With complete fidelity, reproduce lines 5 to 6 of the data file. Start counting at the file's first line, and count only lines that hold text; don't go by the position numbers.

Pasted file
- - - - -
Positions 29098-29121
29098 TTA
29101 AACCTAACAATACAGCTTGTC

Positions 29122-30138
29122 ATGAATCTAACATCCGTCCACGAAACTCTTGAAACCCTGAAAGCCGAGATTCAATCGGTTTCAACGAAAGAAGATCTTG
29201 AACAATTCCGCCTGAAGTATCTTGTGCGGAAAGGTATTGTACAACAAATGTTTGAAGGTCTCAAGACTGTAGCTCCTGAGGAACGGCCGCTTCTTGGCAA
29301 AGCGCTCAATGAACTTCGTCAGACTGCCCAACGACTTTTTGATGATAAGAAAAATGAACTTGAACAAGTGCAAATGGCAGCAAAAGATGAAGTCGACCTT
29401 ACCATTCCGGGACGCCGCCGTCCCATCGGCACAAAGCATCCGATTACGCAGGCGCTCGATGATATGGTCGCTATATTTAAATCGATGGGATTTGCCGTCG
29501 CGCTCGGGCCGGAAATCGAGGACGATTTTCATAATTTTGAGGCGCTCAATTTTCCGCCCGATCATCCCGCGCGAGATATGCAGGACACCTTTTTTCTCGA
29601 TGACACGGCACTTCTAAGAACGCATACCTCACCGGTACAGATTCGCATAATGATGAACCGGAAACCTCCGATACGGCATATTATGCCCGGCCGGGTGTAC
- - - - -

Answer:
29122 ATGAATCTAACATCCGTCCACGAAACTCTTGAAACCCTGAAAGCCGAGATTCAATCGGTTTCAACGAAAGAAGATCTTG
29201 AACAATTCCGCCTGAAGTATCTTGTGCGGAAAGGTATTGTACAACAAATGTTTGAAGGTCTCAAGACTGTAGCTCCTGAGGAACGGCCGCTTCTTGGCAA